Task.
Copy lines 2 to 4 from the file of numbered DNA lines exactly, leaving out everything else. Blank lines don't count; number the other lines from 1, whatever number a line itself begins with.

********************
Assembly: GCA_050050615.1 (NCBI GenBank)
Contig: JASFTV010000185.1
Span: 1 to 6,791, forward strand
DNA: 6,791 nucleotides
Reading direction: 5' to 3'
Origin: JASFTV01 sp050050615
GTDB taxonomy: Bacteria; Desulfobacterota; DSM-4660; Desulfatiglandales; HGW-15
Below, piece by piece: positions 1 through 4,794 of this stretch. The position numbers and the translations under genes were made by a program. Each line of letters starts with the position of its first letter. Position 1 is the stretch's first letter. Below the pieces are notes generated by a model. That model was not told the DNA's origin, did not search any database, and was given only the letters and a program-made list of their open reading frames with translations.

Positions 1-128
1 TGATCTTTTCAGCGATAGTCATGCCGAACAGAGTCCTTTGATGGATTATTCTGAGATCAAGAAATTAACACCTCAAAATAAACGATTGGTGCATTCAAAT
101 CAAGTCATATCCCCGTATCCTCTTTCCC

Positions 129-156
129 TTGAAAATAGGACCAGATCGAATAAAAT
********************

Contig: JASFTV010000185.1
Span: 1 to 6,791, forward strand
DNA: 6,791 nucleotides